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Kpathsea: A library for path searching

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2.2.9.1 `mktex' configuration

The following file types can run an external program to create missing files: `pk', `tfm', `mf', `tex'; the scripts are named `mktexpk', `mktextfm', `mktexmf', and `mktextex'.

In the absence of configure options specifying otherwise, everything but `mktextex' will be enabled by default. The configure options to change the defaults are:

 
--without-mktexmf-default
--without-mktexpk-default
--without-mktextfm-default
--with-mktextex-default

The configure setting is overridden if the environment variable or configuration file value named for the script is set; e.g., `MKTEXPK' (see section 2.2.9.3 `mktex' script arguments).

As distributed, all the scripts source a file `texmf/web2c/mktex.cnf' if it exists, so you can override various defaults. See `mktex.opt', for instance, which defines the default mode, resolution, some special directory names, etc. If you prefer not to change the distributed scripts, you can simply create `mktex.cnf' with the appropriate definitions (you do not need to create it if you have nothing to put in it). `mktex.cnf' has no special syntax; it's an arbitrary Bourne shell script. The distribution contains a sample `mktex.cnf' for you to copy and modify as you please (it is not installed anywhere).

In addition, you can configure a number of features with the MT_FEATURES variable, which you can define:

If none of the options below are enabled, mktexpk, mktextfm, and mktexmf follow the following procedure to decide where fonts should be installed. Find the tree where the font's sources are, and test the permissions of the `fonts' directory of that tree to determine whether it is writable. If it is, put the files in the tree in appropriate locations. If it isn't writable, see whether the tree is a system tree (named in SYSTEXMF). If so, the VARTEXFONTS tree is used. In all other cases the working directory is used.

The `appendonlydir' option is enabled by default.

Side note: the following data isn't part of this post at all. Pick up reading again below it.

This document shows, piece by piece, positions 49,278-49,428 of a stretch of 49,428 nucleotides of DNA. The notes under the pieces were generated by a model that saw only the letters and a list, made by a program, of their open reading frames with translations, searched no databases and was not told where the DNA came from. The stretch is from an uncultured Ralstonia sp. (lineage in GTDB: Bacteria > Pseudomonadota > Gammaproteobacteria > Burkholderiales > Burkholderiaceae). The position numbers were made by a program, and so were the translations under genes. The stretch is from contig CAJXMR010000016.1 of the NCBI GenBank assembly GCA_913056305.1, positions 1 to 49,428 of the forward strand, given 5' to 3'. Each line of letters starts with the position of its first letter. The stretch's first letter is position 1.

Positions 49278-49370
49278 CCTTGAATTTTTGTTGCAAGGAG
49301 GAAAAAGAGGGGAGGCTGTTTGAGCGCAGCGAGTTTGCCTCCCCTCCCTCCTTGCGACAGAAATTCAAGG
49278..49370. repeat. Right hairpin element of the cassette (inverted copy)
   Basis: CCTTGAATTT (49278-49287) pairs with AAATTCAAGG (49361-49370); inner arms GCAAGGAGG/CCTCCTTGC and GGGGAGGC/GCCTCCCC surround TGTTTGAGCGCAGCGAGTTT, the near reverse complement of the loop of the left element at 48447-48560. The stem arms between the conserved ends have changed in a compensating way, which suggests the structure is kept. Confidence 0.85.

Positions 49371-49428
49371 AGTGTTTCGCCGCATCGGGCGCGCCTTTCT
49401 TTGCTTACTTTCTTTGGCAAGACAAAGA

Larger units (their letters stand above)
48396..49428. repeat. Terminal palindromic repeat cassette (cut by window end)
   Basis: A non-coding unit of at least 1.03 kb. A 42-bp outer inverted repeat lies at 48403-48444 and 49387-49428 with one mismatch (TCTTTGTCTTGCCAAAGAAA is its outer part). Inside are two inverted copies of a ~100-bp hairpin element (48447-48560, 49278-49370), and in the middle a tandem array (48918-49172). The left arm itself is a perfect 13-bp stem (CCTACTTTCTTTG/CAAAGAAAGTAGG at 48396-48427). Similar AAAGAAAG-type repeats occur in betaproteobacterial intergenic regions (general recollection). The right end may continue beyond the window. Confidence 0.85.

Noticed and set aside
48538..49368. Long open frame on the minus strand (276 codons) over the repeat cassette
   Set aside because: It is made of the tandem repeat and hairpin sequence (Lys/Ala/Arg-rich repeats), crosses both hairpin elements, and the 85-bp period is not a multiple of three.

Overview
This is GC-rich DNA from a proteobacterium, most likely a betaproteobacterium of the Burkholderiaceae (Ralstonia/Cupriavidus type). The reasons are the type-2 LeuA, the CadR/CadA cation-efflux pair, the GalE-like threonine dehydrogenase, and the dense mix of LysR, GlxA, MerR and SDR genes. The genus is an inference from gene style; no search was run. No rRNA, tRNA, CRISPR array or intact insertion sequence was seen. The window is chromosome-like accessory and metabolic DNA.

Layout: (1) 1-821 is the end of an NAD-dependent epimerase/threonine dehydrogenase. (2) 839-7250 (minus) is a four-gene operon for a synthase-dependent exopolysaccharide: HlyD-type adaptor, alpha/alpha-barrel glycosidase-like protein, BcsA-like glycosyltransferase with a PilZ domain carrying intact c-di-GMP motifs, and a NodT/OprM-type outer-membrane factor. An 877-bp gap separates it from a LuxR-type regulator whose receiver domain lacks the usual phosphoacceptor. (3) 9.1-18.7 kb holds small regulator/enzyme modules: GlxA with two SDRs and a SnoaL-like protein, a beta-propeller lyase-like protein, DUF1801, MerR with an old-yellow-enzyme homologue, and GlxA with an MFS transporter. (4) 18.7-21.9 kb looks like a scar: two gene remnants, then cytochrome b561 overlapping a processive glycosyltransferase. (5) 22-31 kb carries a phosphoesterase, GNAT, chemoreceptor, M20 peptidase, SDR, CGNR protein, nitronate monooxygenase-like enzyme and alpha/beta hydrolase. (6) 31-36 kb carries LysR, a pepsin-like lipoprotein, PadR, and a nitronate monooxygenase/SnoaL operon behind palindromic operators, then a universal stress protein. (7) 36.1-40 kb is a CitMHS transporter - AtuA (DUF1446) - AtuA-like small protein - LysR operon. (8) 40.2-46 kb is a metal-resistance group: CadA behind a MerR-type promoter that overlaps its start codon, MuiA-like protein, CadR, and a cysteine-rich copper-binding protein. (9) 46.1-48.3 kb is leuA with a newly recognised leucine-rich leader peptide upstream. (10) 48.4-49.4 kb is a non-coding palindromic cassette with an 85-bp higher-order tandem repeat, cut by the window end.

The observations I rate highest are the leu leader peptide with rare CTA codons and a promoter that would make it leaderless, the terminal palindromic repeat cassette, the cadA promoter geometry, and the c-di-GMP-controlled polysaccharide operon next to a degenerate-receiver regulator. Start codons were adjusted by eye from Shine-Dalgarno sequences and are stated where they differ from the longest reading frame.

`appendonlydir'
Tell mktexdir to create directories append-only, i.e., set their sticky bit (see section `Mode Structure' in GNU File Utilities). This feature is silently ignored on non-Unix platforms (e.g. Windows/NT and MS-DOS) which don't support similar functionality. This feature is enabled by default.

`dosnames'
Use 8.3 names; e.g., `dpi600/cmr10.pk' instead of `cmr10.600pk'. Note that this feature only affects filenames that would otherwise clash with other TeX-related filenames; `mktex' scripts do nothing about filenames which exceed the 8+3 MS-DOS limits but remain unique when truncated (by the OS) to these limits, and nether do the scripts care about possible clashes with files which aren't related with TeX. For example, `cmr10.600pk' would clash with `cmr10.600gf' and is therefore changed when `dosnames' is in effect, but `mf.pool' and `mp.base' don't clash with any TeX-related files and are therefore unchanged.

This feature is turned on by default on MS-DOS. If you do not wish `dosnames' to be set on an MS-DOS platform, you need to set the MT_FEATURES environment variable to a value that doesn't include `dosnames'. You can also change the default setting by editing `mktex.opt', but only if you use the `mktex' shell scripts; the emulation programs don't consult `mktex.opt'.

`fontmaps'
Instead of deriving the location of a font in the destination tree from the location of the sources, the aliases and directory names from the Fontname distribution are used. (see section `Introduction' in Fontname).

`nomode'
Omit the directory level for the mode name; this is fine as long as you generate fonts for only one mode.

`stripsupplier'
Omit the font supplier name directory level.

`striptypeface'
Omit the font typeface name directory level.

`strip'
Omit the font supplier and typeface name directory levels. This feature is deprecated in favour of `stripsupplier' and `striptypeface'.

`varfonts'
When this option is enabled, fonts that would otherwise be written in system texmf tree go to the VARTEXFONTS tree instead. The default value in `kpathsea/Makefile.in' is `/var/tmp/texfonts'. The Linux File System Standard recommends `/var/tex/fonts'.

The `varfonts' setting in MT_FEATURES is overridden by the USE_VARTEXFONTS environment variable: if set to `1', the feature is enabled, and if set to `0', the feature is disabled.


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